I’m sure you’ve heard that expression before. We use it to describe someone who has failed to follow through on an assignment or to reach a certain goal. Some people trace the origin of that phrase to the 4th game of the 1941 Baseball World Series. The series was dubbed the “Subway Series.” The Brooklyn Dodgers were playing my favorite team—the New York Yankees. The Yankees won the first game of the series by a score on 3-2. Brooklyn returned the favor the next game by beating the Yankees 3-2. Then the Yankees took the third game 2-1. And in the fourth game it looked like the Dodgers were going to tie the series. Brooklyn was leading 4-3 at the top of the 9th inning. The Yankees were up to bat with no man on base. There were 2 outs and the count was 3 balls and two strikes on Tommy Henrich. Henrich swung at the next pitch and missed the ball by a mile. Now, that should have ended the game. But the Dodgers’ catcher, Mickey Owen, dropped the ball. The ball hit off the heel of his glove and rolled toward the Dodgers’ dugout. Henrich ran to first base before Owen could retrieve the ball. That started the Yankees’ rally. Next up to bat was “Joltin’ Joe” DiMaggio. The Yankees then went on to score four runs in that inning. And they held on to win the game 7-4. So, instead of the series being tie at 2-2, that victory gave the Yankees a 3-1 lead in the series. Well, that took the wind out of the Dodgers’ sails. And the next day, the Yankees beat the Dodgers 3-1 in Game 5. And so the Yankees won the 1941 World Series. All because Brooklyn’s catcher, Mickey Owen, dropped the ball.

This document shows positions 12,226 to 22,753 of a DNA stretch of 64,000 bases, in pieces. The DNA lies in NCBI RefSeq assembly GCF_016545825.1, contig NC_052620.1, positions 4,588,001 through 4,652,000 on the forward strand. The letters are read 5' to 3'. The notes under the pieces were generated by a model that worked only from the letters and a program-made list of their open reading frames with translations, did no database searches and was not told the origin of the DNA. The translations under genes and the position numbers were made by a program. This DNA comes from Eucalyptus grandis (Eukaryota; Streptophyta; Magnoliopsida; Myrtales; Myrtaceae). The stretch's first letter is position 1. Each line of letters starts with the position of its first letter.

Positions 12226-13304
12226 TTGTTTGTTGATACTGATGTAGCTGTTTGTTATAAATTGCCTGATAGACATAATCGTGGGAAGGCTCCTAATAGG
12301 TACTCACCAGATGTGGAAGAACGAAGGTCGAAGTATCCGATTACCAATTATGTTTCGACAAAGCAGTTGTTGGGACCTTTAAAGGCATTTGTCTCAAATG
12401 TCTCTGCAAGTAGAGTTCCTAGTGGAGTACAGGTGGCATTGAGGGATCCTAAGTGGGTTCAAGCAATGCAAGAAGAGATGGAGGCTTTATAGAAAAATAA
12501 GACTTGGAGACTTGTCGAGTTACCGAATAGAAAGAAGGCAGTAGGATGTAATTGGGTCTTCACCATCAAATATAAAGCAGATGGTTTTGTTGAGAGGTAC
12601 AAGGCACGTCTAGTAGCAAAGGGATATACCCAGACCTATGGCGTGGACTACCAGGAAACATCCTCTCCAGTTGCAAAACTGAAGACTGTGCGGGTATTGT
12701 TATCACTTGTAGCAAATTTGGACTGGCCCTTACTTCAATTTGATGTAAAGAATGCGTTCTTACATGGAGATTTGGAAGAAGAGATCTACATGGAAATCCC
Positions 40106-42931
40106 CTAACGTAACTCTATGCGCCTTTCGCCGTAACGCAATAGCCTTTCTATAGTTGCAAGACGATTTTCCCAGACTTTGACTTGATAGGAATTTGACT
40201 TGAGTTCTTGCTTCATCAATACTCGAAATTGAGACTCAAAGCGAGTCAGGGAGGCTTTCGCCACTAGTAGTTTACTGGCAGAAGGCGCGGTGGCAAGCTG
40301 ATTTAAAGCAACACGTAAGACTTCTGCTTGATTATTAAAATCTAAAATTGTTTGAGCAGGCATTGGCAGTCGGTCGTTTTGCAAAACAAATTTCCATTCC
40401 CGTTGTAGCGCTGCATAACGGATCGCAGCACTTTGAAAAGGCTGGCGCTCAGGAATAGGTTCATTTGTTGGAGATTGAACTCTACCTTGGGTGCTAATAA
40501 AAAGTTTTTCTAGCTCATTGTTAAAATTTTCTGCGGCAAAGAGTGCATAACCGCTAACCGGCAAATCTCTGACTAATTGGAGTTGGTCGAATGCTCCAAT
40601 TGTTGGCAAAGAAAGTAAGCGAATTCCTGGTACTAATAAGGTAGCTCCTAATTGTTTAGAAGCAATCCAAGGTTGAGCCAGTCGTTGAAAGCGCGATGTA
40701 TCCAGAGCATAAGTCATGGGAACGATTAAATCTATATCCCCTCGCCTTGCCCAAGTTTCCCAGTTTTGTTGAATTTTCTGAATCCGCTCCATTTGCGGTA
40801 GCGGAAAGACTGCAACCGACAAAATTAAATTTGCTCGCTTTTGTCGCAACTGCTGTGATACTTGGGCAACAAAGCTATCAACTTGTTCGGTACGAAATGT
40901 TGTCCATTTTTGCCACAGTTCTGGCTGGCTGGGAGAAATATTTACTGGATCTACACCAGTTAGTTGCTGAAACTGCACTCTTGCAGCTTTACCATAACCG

You know, Owen was never able to live that down—even though he was a great baseball player. As a matter of fact, in that 1941 season, Owen set a record for the most errorless fielding chances by a catcher—with 508 perfect attempts. He was an All-Star for four consecutive years—from 1941-44. In 1942, Owen became the first player to pinch-hit a home run in an All-Star game. And during the 1944 regular season, he became the third National League catcher to ever complete an unassisted double play.
But despite his outstanding career in baseball, Owen was always known as the man who “dropped the ball.” Mickey Owen died just a few years ago in 2005. The title of his obituary in the New York Times read: “Mickey Owen Dies at 89; Allowed Fateful Passed Ball.” Even in his death he was remembered as the guy who dropped the ball.
This morning, I would like us to consider the life of a man who many people think “dropped the ball.” No, I’m not referring to another baseball player. I’m referring to a member of Faith’s Hall of Fame. Please turn with me to the book of Hebrews chapter 11.
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